Sandy Hanebrink Article

New Fitness & Sports Technology Era
Embraces People with Disabilities
by Sandy Hanebrink

reprinted from Assistive Technology News - November 2002

Sports and recreation are cornerstones of our society. People of all ages are becoming more and more involved in sports and recreation activities spawning a whole new fitness and athletic technology era. We are a society that demands precision and performance. We want things that are lighter, stronger and faster. We want the new model and we want it specialized for our specific needs. Some want it all for less and others are willing to pay a higher price.

So it is in the world of sports and recreation for people with disabilities. Assistive technology is developing and becoming abundantly available in an industry that is now driven by the end user. Products are now being designed by some of the same individuals who once dreamed of readily available products. Name the sport or activity and there is probably a specialized piece of equipment available or someone who is capable of making it. Low tech, high tech, simple modifications and adaptive equipment and/or techniques are now available throughout the community.

Finding this equipment can be as simple as going to your local department store, toy store, sporting goods store, durable medical equipment dealer or by surfing the net. Local disabled sports organizations have cropped up. For example, Disabled Sports and Recreational Programs, Inc. (DSRP), is a nonprofit organization providing sports and recreation opportunities for youth and adults with physical disabilities in South Carolina and North Carolina. DSRP’s athletes are able to benefit from discount prices on wheelchairs, handcycles and other equipment. Athletes are able to use team equipment or may benefit from using a recycled racer or basketball wheelchair from a fellow teammate. Other resources include, but are not limited to, service organizations like Easter Seals, which may have donated equipment or funding; websites like that offers discounted equipment with payment plan options; magazines like Sports’n Spokes, Palestra and New Mobility that are full of articles and ads for specialized equipment (new or used), or wheelchair warehouses that offer recycled or used equipment.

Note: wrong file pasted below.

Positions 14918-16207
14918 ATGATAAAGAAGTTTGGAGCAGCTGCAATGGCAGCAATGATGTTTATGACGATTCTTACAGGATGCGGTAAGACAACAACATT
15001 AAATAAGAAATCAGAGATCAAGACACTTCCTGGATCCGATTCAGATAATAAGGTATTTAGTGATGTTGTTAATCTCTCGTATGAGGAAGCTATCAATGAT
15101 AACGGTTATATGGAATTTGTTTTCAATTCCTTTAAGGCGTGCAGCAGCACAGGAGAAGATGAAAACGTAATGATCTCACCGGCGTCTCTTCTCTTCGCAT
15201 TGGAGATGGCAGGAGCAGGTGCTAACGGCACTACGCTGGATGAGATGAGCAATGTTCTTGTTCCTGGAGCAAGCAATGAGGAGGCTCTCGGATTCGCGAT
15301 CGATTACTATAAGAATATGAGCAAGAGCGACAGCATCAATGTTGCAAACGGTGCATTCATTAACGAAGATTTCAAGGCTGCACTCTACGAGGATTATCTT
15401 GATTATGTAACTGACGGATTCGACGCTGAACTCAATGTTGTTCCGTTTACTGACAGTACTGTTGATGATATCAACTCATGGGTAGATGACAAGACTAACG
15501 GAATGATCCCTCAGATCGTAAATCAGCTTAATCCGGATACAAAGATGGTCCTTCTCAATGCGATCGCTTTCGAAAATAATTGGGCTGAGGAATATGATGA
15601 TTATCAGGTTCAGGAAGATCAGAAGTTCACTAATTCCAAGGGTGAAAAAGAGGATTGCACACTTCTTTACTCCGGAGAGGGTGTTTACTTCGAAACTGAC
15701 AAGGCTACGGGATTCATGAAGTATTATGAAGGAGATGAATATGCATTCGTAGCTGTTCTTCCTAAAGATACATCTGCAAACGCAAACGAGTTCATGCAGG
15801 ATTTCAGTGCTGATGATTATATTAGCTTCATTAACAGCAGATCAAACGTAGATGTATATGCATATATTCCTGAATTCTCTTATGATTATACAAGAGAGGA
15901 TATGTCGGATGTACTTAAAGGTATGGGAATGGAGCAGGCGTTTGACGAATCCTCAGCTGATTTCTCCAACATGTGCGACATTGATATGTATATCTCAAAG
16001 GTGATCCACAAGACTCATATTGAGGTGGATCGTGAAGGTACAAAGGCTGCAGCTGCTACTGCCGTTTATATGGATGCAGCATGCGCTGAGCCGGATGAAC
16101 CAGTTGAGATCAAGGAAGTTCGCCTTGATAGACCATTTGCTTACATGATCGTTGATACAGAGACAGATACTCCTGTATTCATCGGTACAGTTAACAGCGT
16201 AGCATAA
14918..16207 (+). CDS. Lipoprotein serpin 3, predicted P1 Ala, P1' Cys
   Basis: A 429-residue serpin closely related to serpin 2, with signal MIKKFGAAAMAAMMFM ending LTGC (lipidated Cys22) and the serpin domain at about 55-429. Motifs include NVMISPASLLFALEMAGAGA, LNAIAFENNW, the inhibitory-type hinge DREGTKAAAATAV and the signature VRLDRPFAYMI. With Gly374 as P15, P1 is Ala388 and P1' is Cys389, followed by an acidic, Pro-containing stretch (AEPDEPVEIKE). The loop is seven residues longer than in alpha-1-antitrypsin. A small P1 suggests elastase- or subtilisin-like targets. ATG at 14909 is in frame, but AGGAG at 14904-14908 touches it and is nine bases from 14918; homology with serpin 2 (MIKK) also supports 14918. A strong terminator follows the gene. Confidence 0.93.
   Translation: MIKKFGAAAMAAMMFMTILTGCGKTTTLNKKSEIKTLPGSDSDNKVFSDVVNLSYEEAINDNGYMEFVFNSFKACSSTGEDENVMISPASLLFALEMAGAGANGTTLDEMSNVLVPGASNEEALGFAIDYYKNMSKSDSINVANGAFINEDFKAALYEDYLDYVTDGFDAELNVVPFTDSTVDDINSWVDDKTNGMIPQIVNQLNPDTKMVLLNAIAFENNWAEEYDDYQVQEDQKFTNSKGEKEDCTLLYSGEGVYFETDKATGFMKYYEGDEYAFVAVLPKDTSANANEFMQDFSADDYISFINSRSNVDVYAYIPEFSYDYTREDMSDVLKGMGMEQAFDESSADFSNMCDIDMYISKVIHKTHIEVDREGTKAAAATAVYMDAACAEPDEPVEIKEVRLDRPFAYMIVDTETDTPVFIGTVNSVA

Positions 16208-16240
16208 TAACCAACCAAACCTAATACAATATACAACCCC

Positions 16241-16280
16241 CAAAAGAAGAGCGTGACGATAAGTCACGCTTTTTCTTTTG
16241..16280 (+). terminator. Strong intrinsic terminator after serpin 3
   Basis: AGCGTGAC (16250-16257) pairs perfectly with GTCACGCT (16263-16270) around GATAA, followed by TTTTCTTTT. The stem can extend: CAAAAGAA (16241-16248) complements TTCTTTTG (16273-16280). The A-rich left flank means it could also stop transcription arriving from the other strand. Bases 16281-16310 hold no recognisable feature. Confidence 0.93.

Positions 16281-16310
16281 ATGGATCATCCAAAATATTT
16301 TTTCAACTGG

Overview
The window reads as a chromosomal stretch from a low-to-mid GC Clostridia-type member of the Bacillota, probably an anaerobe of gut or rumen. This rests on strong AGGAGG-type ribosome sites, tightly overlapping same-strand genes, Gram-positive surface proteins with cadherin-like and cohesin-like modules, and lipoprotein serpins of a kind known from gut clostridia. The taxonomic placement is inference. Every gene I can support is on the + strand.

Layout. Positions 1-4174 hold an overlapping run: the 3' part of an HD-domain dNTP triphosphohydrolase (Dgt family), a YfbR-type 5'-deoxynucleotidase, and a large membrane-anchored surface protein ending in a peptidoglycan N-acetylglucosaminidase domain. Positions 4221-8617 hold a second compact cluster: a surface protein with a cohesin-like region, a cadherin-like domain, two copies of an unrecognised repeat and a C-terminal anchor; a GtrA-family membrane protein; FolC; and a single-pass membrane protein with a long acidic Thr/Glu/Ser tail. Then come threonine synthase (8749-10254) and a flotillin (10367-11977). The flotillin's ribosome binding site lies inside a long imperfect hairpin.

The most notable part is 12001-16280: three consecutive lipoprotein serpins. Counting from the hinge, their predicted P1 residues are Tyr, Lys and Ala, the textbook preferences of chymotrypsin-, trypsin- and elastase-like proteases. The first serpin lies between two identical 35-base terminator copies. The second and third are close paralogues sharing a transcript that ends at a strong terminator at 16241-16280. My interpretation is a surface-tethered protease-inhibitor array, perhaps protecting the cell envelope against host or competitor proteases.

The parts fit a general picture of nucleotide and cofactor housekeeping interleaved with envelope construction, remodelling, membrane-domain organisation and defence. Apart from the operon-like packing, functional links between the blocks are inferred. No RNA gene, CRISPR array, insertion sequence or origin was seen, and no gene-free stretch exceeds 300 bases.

Years ago assistive technology development was driven by the medical industry. Products, manufacturers and vendors were limited. Products were developed as insurance companies would reimburse. Supply and demand dictated the price and the price was high. The disability movement and the Paralympic movement have had a major impact on this scenario. People with disabilities are in the public eye doing what they enjoy. Custom wheelchairs for basketball, quad rugby, tennis, racing, fencing, and softball are commonplace.

Recreational handcycles, cross country cycles and chairs and racing handcycles are the rave. Adapted boats, fourwheelers, hunting stands, motorcycles and race cars are out there. New, used and custom designs are available in a highly competitive industry from a variety of sources from companies such as Quickie, Invacare, TiSport, Colours and Eagle. Manufacturers have departments and design teams dedicated to sports technology development. Sports and recreation technology can also be obtained for free or for whatever price someone is willing to pay. The ultimate change in pricing has been driven by the consumers, athletes with disabilities.

Some specialized sports or recreation companies

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